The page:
Cruelty for the purpose of Section 13(1)(ia) is to be taken as a behavior by one spouse towards the other which causes reasonable apprehension in the mind of the latter that it is not safe for him or her to continue the matrimonial relationship with the other. Mental cruelty is a state of mind and feeling with one of the spouses due to the behavior or behavioral pattern by the other. Unlike the case of physical cruelty the mental cruelty is difficult to establish by direct evidence. It is necessarily a matter of inference to be drawn from the facts and circumstances of the case. A feeling of anguish, disappointment and frustration in one spouse caused by the conduct of the other can only be appreciated on assessing the attending facts and circumstances in which the two partners of matrimonial life have been living. The inference has to be drawn        from the attending facts and circumstances taken cumulatively. In case of mental cruelty it will not be a correct approach to take an instance of misbehavior in isolation and then pose the question whether such behaviour is sufficient by itself to cause mental cruelty. The approach should be to take the cumulative effect of the facts and circumstances emerging from the evidence on record and then draw a fair inference whether the petitioner in the divorce petition has been subjected to mental cruelty due to conduct of the other.

Marriage and Divorce in India.

 

Meaning of Marriage in Indian Culture

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Marriage as a social institution is an affirmance of civilized social order where two individuals, capable of entering into wedlock, have pledged themselves to the institutional norms and values and promised to each other a cemented bond to sustain and maintain the marital obligation. It stands as an embodiment for continuance of the human race.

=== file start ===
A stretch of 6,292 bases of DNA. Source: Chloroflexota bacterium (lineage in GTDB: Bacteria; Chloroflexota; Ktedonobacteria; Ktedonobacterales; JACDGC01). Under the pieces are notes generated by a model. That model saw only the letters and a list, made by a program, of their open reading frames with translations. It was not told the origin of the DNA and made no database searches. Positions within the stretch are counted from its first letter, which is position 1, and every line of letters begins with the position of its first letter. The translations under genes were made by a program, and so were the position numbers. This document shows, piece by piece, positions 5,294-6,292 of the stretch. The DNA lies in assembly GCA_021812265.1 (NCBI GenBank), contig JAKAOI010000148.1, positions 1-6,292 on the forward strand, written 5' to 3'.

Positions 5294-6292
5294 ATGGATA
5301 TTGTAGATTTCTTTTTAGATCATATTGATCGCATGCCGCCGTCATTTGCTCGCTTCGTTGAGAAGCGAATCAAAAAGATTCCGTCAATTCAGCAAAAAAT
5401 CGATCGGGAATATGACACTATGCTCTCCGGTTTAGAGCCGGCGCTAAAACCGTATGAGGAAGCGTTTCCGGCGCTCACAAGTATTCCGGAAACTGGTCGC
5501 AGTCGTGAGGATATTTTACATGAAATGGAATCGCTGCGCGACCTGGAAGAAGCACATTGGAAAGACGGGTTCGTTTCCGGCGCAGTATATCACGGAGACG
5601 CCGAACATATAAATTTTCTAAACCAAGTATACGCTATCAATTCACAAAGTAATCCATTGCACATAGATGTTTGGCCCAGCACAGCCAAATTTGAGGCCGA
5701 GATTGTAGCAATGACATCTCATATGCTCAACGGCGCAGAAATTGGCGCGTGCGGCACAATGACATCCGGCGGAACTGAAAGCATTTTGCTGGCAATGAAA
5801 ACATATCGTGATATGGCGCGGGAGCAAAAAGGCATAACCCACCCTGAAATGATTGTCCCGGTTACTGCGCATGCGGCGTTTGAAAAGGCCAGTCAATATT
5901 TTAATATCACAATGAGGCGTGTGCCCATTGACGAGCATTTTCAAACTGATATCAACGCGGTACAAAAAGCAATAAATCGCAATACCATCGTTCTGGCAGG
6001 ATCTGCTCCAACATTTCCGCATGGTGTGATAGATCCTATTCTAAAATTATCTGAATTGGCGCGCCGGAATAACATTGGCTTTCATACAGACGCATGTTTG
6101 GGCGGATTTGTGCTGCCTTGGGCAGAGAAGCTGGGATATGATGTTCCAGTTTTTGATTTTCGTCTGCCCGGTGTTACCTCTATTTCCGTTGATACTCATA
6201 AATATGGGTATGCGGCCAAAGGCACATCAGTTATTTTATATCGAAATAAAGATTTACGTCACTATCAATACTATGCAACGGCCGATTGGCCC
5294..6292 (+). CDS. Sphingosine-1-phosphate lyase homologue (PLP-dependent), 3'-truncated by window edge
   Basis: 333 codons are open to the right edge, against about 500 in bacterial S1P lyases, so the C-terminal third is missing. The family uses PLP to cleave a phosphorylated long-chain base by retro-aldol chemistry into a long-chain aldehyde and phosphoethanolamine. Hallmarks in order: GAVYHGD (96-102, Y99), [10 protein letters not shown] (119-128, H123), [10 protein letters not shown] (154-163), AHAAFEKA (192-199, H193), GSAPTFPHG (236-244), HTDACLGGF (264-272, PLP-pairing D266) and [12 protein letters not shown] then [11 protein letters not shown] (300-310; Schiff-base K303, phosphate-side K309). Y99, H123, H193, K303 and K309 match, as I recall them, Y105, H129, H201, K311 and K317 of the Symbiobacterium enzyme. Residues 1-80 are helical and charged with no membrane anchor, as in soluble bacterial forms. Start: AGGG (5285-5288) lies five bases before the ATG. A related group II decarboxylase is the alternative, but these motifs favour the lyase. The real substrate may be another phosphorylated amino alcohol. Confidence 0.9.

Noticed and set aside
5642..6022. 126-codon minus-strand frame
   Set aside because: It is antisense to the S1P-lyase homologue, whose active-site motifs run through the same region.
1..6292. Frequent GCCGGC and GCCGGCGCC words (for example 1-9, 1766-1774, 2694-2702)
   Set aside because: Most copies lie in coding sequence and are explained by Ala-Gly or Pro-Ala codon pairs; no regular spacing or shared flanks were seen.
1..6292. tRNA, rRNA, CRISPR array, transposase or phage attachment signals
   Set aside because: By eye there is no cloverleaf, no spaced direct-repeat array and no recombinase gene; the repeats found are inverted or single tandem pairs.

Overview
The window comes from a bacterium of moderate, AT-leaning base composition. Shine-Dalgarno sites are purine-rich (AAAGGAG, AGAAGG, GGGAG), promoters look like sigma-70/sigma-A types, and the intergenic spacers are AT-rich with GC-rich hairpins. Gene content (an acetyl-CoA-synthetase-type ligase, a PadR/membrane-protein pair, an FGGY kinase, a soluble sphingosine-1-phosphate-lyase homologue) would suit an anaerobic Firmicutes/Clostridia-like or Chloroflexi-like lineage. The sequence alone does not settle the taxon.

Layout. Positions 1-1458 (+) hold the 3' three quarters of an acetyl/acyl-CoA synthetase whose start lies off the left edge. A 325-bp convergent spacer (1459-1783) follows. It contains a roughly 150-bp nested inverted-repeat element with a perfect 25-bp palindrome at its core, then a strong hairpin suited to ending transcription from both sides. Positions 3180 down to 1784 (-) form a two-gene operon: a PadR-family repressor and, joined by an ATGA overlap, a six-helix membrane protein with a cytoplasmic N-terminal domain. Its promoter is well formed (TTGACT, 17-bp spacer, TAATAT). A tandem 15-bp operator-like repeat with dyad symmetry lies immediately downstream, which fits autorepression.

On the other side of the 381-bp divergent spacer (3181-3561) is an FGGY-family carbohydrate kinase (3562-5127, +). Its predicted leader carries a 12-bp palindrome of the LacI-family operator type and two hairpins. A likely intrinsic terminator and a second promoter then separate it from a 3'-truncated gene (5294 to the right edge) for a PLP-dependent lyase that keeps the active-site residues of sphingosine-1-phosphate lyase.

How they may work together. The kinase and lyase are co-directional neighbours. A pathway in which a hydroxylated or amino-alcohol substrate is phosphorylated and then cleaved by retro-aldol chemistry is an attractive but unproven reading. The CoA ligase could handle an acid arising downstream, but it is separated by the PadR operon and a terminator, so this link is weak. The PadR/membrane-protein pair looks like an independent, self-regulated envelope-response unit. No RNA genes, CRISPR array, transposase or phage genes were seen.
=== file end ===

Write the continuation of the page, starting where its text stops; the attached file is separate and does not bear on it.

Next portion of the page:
The marriage tied their nuptial knot to bring about the union of souls. The marriage creates a new relationship of love, affection, care and concern between the husband and wife. According to Hindu Vedic philosophy, it is sanskar- sacrament, one of the sixteen important sacraments essential to be taken during one’s lifetime. As a result of marriage there may be physical union between the parties of the marriage for procreation of lineal progeny and for ensuring spiritual salvation and performance of religious rites but what is essentially contemplated is the union of two souls. Marriage is considered to be a junction of three important duties i.e. social, religious and spiritual.

Mode of Dissolution of Marriage.

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According to the Indian divorce laws there are mainly two ways to obtain you divorce, the mutual divorce and the contested divorce. In case of a mutual divorce, you can have a talk with your estranged spouse to come to a settlement and get a “no-fault divorce”. If you are seeking a contested divorce, you can file your divorce on the grounds that are specified under the particular Indian marriage act that you are entitled to. There are separate divorce laws for Hindus, Christians, Parsis and Muslims. Sikhs, Jains and Buddhists are governed by the Hindu Marriage Act, 1955 for filing for divorce in India. Laws are even laid down for Inter-cast marriages under the Special Marriage Act, 1956.

  1. Contested Divorce
  2. Annulment or Nullity
  3. Divorce by Mutual Consent.

DISSOLUTION OF MARRIAGE:

The same laws according to which the marriage was solemnized govern dissolution of marriages, and the rights consequent to the dissolution.

Governing Laws

Hindus – The Hindu Marriage Act, 1955

Christians – The Divorce Act,1869, The Indian Christian Marriage Act,1872

Parsis – The Parsi Marriage and Divorce Act,1936